Given that golf is as much a game of strategy as of athleticism, a lot of its aspects require a significant deal of consideration. Anything and everything from how and where to train to which shoes to wear and what kind of equipment to purchase all come with a set of pros and cons that both aspiring and professional golfers need to grapple with.
Surprisingly, whether to purchase/use discounted equipment or not is also a point of contention, especially for beginners who are still on the fence about truly committing to the sport or not (Usually, pro-golfers either have sponsors to provide for them, or have no trouble with making a few sacrifices to fund their commitment to bettering their game.).
Evidently, discount golf clubs come with a distinct set of advantages and disadvantages, some of which will be discussed below:
•They are cheaper – With basic golf clubs normally costing hundreds of dollars at a pop, discount golf clubs that are priced at a considerably lower rate are definitely appealing. And if the aspiring golfer is patient and resourceful about sniffing out good deals for golfing equipment, there’s a high likelihood that they’ll get a spanking good (if slightly used) set at a budget-friendly price.
•They don’t require as much commitment from those who simply want to dabble in the sport – Infrequent golfers who are just seeking an alternative form of exercise or who are involved in it for social reasons (as opposed to actually improving their game play) often welcome discount golf clubs since it allows them to play the sport without forking over a small fortune up front. Also, discounted equipment is also great for parents who want their kids to try the sport but are unsure if their children will actually commit to the game.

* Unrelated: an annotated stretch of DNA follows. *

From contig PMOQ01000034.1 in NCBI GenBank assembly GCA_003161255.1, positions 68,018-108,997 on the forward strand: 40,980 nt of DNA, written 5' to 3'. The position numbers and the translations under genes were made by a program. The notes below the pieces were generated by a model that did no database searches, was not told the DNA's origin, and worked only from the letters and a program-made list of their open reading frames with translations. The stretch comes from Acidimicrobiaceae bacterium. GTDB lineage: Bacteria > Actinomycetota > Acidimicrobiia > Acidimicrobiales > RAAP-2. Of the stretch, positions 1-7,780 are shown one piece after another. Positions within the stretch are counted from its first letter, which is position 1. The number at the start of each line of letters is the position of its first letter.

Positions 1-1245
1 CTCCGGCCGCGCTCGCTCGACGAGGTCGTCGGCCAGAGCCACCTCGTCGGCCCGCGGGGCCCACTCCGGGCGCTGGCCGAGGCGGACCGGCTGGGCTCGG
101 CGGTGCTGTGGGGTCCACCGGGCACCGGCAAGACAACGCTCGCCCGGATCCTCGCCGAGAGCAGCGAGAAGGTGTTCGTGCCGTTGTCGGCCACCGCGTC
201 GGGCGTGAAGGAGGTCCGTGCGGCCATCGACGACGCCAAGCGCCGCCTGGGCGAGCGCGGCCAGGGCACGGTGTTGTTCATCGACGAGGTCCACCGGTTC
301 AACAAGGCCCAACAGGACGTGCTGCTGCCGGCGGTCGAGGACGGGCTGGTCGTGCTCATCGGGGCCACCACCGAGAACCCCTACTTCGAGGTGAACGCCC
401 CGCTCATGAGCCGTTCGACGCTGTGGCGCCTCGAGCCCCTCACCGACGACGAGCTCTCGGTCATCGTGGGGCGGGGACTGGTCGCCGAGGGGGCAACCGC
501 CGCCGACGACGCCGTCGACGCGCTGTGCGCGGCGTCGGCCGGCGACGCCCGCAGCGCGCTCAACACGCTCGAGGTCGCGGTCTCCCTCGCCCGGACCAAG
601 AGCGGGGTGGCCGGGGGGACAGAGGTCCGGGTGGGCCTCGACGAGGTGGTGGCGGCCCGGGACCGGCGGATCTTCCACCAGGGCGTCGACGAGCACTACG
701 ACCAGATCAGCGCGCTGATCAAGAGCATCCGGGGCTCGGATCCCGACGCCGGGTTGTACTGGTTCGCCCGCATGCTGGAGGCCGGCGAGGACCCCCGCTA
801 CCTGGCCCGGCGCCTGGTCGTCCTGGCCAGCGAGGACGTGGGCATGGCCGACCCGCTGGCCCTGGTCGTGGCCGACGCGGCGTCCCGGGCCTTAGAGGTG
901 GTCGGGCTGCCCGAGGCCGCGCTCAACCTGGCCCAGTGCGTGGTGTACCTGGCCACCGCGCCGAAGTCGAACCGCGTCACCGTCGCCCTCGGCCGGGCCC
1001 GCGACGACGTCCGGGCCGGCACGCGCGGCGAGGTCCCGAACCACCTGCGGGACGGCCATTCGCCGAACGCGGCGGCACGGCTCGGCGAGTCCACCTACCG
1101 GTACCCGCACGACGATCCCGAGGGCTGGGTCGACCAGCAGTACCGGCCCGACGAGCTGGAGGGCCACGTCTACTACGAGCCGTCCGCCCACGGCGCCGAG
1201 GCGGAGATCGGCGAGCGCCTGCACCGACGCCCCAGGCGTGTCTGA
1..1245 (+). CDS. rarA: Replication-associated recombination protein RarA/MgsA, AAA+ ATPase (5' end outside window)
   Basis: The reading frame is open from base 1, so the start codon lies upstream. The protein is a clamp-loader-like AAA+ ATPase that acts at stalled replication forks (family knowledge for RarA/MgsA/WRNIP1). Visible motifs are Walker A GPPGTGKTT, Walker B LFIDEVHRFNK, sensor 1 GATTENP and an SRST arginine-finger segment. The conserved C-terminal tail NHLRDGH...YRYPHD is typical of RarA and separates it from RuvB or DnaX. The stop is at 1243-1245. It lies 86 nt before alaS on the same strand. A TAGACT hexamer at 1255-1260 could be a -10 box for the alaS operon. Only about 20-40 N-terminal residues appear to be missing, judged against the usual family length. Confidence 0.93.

•Veteran golfers who prefer older golf club models also have a better chance of finding them in the discount pile since advances in technology have caused earlier prototypes to be discontinued entirely.
•They’ve already been broken in – This is especially true in the case of used (but still serviceable) golf clubs that are sold at a discount. Sometimes, a few nicks and scratches in the right places can actually improve the performance of a golf club, especially if they were previously handled by a fairly adept golfer.
•Discount golf clubs don’t usually come with a return or refund policy. This is usually because their prices have already been significantly reduced, or because they are simply used equipment that their previous owner is trying to get rid of.
•Buyers can come across counterfeits and get ripped off. Discount golf clubs aren’t usually subjected to the same kind of scrutiny as their regularly-priced counterparts so a defective or fake piece of equipment occasionally makes it into the sale pile. Counterfeit golf clubs are often ridiculously unreliable or even dangerous. Club heads can detach mid-swing, shafts can break, and incorrect swing weights can cause poor posture and chronic body pain over time. It is advisable, therefore, for potential buyers to carefully examine the golf clubs to see if they have serial numbers stamped on them and if the words on their packaging are spelled correctly.
•There are often fewer choices, especially for aspiring golfers with custom equipment requirements. Since discounted golf clubs are often the surplus output of a manufacturing firm, there’s no guarantee that a buyer will find a golf club with the exact length, weight, and angle that they require from the discount pile.
•Discounted golf clubs are also very unlikely to include the latest updates (such as adjustable weights or club faces). Take note, however, that beginners don’t really need such features and that they are generally intended for pro-level players (who wouldn’t be shopping for their gear in the discount pile anyway).